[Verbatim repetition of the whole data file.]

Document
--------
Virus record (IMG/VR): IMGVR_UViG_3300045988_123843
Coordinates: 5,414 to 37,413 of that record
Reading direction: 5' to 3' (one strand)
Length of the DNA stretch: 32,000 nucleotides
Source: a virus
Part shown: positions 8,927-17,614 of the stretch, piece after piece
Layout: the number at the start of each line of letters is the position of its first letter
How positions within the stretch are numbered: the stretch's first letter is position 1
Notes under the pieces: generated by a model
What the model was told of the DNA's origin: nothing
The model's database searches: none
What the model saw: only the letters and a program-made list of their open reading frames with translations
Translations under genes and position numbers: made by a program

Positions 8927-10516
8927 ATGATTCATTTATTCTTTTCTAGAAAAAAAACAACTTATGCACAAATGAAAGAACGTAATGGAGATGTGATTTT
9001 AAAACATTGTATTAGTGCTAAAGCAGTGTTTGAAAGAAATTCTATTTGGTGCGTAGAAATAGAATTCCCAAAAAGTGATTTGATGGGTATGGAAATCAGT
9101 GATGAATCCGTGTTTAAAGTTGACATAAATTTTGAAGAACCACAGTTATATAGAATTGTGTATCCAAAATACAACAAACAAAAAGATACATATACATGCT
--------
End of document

Virus record (IMG/VR): IMGVR_UViG_3300045988_123843
Coordinates: 5,414 to 37,413 of that record
Reading direction: 5' to 3' (one strand)
Length of the DNA stretch: 32,000 nucleotides
Source: a virus
Part shown: positions 8,927-17,614 of the stretch, piece after piece
Layout: the number at the start of each line of letters is the position of its first letter
How positions within the stretch are numbered: the stretch's first letter is position 1
Notes under the pieces: generated by a model
What the model was told of the DNA's origin: nothing
The model's database searches: none
What the model saw: only the letters and a program-made list of their open reading frames with translations
Translations under genes and position numbers: made by a program

Positions 8927-10516
8927 ATGATTCATTTATTCTTTTCTAGAAAAAAAACAACTTATGCACAAATGAAAGAACGTAATGGAGATGTGATTTT
9001 AAAACATTGTATTAGTGCTAAAGCAGTGTTTGAAAGAAATTCTATTTGGTGCGTAGAAATAGAATTCCCAAAAAGTGATTTGATGGGTATGGAAATCAGT
9101 GATGAATCCGTGTTTAAAGTTGACATAAATTTTGAAGAACCACAGTTATATAGAATTGTGTATCCAAAATACAACAAACAAAAAGATACATATACATGCT